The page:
I’ve always found it amusing when advised not to discuss politics and religion at the dinner table.
The truth of the matter is this: As the political and religious topic comes closer and closer to one’s own home and neighborhood, silence steadily descends along with the gravy. In other words, politics and religion won’t disturb anyone’s meal any time soon if they’re being argued in a local context, where deeds actually might mean something if ventured. Rather, most folks would rather get worked up about things happening a thousand miles away or in a different astral dimension. Doing so spares them any chance of actual involvement.
Thus: Don’t talk about (national) politics and (illusory) religion.
In this spirit, having failed to elicit much in the way of discussion while warning of the tyranny of bridge tolls, I changed course last week and devoted my Thursday Tribune column to atheism. Predictably, the online comments area quickly filled.
Here are a few of the gems. By the way, thanks to ‘The Big Deal’ for joining the chat.
First up is Amy. We’ve jousted before, haven’t we? She’s the Clere Channel groupie, right? I know it’s her because she always addresses me in the same way. At any rate, Amy comes off sounding really grumpy about my column, although it didn’t suppress her twitteristic voyeur instinct, did it?
Baylor, since you’ve made up your mind to be angry about Christianity, I’m not sure why I’m writing this because it won’t make any difference. I saw that you wrote anti-Christmas stuff on your Twitter account too. You’ve been a grump, grump, GRUMP about the whole thing … The only thing you’re ever happy about is beer. What kind of sad statement is that! … To the Tribune: Please stop publishing this rubbish. Several people I know refuse to read this column and now I’m joining their ranks. Please fill the space with something else.
Amy will be delighted to know that I’ve taken her advice. This week’s column is quite happily about beer.
And then there’s Andrew, who cribs Amy’s (those pesky “A” names) formatting. He couldn’t help reading, either, accusing me of being angry before getting a tad miffed himself.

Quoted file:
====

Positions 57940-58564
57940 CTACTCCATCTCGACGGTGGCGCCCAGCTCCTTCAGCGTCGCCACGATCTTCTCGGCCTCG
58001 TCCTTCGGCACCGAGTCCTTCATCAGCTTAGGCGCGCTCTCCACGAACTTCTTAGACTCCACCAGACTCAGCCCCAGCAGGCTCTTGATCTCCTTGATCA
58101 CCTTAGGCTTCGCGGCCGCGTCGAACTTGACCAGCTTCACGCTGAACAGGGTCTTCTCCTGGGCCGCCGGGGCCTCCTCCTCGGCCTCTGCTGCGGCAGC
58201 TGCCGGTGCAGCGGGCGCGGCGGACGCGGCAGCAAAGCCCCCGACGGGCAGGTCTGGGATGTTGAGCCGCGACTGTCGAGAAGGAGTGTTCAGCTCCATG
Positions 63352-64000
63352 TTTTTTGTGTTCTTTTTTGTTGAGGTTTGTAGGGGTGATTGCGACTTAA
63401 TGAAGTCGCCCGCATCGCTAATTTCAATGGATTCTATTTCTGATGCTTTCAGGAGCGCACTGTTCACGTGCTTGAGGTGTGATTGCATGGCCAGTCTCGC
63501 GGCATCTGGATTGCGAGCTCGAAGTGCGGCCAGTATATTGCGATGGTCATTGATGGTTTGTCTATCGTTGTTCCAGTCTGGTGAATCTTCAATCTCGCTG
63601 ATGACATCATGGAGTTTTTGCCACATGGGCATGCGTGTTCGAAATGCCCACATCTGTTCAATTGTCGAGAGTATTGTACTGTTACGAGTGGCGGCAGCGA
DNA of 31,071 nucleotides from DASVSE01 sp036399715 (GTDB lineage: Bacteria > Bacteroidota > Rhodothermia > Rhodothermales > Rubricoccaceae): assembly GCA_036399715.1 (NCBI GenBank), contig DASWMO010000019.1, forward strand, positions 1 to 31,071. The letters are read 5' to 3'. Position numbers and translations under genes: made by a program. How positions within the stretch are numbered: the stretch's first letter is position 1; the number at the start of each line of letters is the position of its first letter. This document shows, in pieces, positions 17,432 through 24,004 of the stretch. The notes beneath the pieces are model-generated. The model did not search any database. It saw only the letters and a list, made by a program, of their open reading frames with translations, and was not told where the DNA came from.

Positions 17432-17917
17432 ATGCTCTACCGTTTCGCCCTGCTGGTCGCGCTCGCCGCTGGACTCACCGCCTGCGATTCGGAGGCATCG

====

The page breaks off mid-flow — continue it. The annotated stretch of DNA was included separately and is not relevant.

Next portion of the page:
Takes a lot of nerve to put it in print that you don’t believe in God. I’m not surprised. Goes along with all your anger … To the Tribune: I agree with the commenter who asked that you stop publishing Baylor’s columns. He doesn’t write anything to help the people. This article doesn’t make any more sense than anything else he writes. I don’t read this and only checked this one out because someone sent me a link. It’s just filling space. Make it your New Year’s resolution to get rid of it.
If they’re “just filling space,” why do they take so damned long to write?
‘Believe it or not’ hasn’t forgotten the Publican or Christopher Hitchens. He or she detects a group of followers trailing behind my robes, but what the hey — I’m no tinpan prophet.
I pray for you (prayers that, I suspect, you do not wish for), and even today in church we collectively prayed for all non-believers … Why not consider writing something to offer the public a wisdom to uplift rather than tear down, to come to a greater understanding of themselves rather than to criticize, and to speak to all the people rather than engage your group of supporters in strong (and angry) alliance with you?
Saving the best for last, even my personal physician weighs in:
With all of his big words and rhetoric, Mr. Baylor attempts to hide the fact he suffers from Theophobia (fear of Gods or Religion).
You rarely find any Christian as outwardly intolerant as you repeatedly hear and read from Mr. Baylor. There are numerous examples of his utter disdain for people with a religious belief.
At least my sawbones, a Republican, openly opposes tolls. Recalling that holiest of dictums, “The enemy of my enemy is my friend,” we might yet find grounds for common cause.
Thanks to those who read my column each week, critics and fans alike.